ending and identify an effective intervention.

r #5
Asse

Maste
ssing
plau

line
sible

Black
Crea Soph
te
plau s a unde isticated
endi
ngs
sible rstand
endi Crea ing
and
ng te
effect s a very pl Ex
iv
aligns e ending ausible, unde ended
charac with the that close Crea
rstand
effec
tive
even ly te ing
the st ters and ts, that s a plausib
inter
or co al Ba
justify y. Is able nflict in charac igns with le ending unde sic
rstand
vent
Offer his/h to fu te the ev
er co lly the st rs and Crea ing
s
effect the mos nclusio ory. Is confl ents, te
gene s a plausib
ions
simpl ict
interv ive t
Easily
ns. e just able to pr in ral en le Pa
unde rtial
hi s/her ificatio ov w ith th di ng th but
ention
s the m offers an conc ns fo ide and/or e events at aligns Crea
rstand
ing
os d lusio r
interv t effect justifies ns. Is ab conflict characters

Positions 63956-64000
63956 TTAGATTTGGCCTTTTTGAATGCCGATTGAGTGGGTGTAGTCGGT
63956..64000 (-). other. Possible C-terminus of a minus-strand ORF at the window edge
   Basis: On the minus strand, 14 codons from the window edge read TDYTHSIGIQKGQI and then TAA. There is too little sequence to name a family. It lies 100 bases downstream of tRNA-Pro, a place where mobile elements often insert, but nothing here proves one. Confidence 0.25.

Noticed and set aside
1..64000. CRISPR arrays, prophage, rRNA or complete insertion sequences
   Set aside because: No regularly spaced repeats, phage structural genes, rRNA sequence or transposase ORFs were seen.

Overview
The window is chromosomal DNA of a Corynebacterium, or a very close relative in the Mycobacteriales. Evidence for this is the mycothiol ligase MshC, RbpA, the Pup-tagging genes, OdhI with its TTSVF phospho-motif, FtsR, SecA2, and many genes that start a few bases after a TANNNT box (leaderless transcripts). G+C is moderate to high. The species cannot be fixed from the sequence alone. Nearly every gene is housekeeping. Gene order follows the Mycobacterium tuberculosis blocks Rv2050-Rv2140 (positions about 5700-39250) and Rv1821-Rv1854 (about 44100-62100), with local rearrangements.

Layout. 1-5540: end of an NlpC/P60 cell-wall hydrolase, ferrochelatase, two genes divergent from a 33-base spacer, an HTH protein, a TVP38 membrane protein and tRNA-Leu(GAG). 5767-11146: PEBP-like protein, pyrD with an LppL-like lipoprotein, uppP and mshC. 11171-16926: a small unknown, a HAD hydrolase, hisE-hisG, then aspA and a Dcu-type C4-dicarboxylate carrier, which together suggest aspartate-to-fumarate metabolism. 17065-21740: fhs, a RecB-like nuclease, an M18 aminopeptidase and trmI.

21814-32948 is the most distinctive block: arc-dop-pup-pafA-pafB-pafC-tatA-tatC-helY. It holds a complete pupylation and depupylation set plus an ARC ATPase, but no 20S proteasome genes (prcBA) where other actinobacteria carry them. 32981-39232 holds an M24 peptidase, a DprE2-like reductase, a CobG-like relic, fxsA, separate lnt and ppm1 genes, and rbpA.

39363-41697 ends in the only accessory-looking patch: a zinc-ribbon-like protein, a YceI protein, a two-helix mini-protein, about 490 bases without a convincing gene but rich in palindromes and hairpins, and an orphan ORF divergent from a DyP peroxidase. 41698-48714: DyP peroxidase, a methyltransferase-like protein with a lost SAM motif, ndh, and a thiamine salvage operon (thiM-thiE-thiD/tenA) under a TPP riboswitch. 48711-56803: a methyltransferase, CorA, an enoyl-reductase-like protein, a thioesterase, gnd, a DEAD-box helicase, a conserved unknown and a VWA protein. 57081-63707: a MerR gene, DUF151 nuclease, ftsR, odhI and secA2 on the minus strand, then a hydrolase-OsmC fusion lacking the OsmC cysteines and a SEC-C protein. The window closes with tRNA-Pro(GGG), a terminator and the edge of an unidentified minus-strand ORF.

, te

m
ive, pl ending s an impl Pre-re

ortiu
entio le in ausib cogn
ering ns au
the co after co sible ef ffers and
O justifi to provid the stor sistent that do le ition
Iden
ti severa ns ns justifi ca tion e a
for hi simple
y. ly align es not co

Cons
fectiv conc even Is un
mos fies the l optio equenc id- e es an lu sio ts , with n- ab
t ns. es of co in
nsider terven n(s). s/h er flict in ch aracte the plausib le to crea
even importan Correc qu ing th tion O th rs or le te
ding a

king
ts t en e co af ter ff ers pr e st co en
uenc tly select ces of
a few nse- ventio an effect
ovide or
a just y. Does no
n- .
es th s and iv hi s/h ifi

l Thin
even
ts
e mos
t
seq- optio
ns. sider n but may e inter- er co
nclusiocation fo
t
explai in the st importan Correc m
Offer ultiple op not con- Identifi n. r
ns hi or t